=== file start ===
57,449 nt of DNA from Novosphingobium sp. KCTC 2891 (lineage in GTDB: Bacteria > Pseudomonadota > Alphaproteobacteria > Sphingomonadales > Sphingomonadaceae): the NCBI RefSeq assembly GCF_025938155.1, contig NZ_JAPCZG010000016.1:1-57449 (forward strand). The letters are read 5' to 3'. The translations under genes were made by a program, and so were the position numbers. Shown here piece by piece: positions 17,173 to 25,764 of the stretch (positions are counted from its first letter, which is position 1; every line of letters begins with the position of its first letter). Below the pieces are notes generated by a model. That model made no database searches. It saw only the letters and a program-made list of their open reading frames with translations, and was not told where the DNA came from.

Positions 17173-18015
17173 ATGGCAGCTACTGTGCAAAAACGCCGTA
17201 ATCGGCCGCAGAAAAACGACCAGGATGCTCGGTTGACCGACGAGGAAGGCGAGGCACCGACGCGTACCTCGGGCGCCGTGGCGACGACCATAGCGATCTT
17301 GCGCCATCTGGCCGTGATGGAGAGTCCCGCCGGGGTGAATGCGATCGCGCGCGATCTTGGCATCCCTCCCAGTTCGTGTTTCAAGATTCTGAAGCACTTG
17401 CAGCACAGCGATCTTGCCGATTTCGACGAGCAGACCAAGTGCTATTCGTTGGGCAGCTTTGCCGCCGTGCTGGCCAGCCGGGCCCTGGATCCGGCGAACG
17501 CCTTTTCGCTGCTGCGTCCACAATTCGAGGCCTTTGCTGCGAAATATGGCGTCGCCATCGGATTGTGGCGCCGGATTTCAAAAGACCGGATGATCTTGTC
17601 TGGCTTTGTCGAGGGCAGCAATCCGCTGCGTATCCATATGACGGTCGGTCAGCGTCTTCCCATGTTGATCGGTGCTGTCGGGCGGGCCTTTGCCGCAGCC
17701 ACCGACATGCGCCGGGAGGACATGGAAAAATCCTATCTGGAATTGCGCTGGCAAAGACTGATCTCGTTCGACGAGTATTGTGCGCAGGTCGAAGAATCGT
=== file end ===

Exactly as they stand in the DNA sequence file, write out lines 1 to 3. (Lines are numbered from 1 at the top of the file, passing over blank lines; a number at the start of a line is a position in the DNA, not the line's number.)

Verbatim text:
57,449 nt of DNA from Novosphingobium sp. KCTC 2891 (lineage in GTDB: Bacteria > Pseudomonadota > Alphaproteobacteria > Sphingomonadales > Sphingomonadaceae): the NCBI RefSeq assembly GCF_025938155.1, contig NZ_JAPCZG010000016.1:1-57449 (forward strand). The letters are read 5' to 3'. The translations under genes were made by a program, and so were the position numbers. Shown here piece by piece: positions 17,173 to 25,764 of the stretch (positions are counted from its first letter, which is position 1; every line of letters begins with the position of its first letter). Below the pieces are notes generated by a model. That model made no database searches. It saw only the letters and a program-made list of their open reading frames with translations, and was not told where the DNA came from.

Positions 17173-18015
17173 ATGGCAGCTACTGTGCAAAAACGCCGTA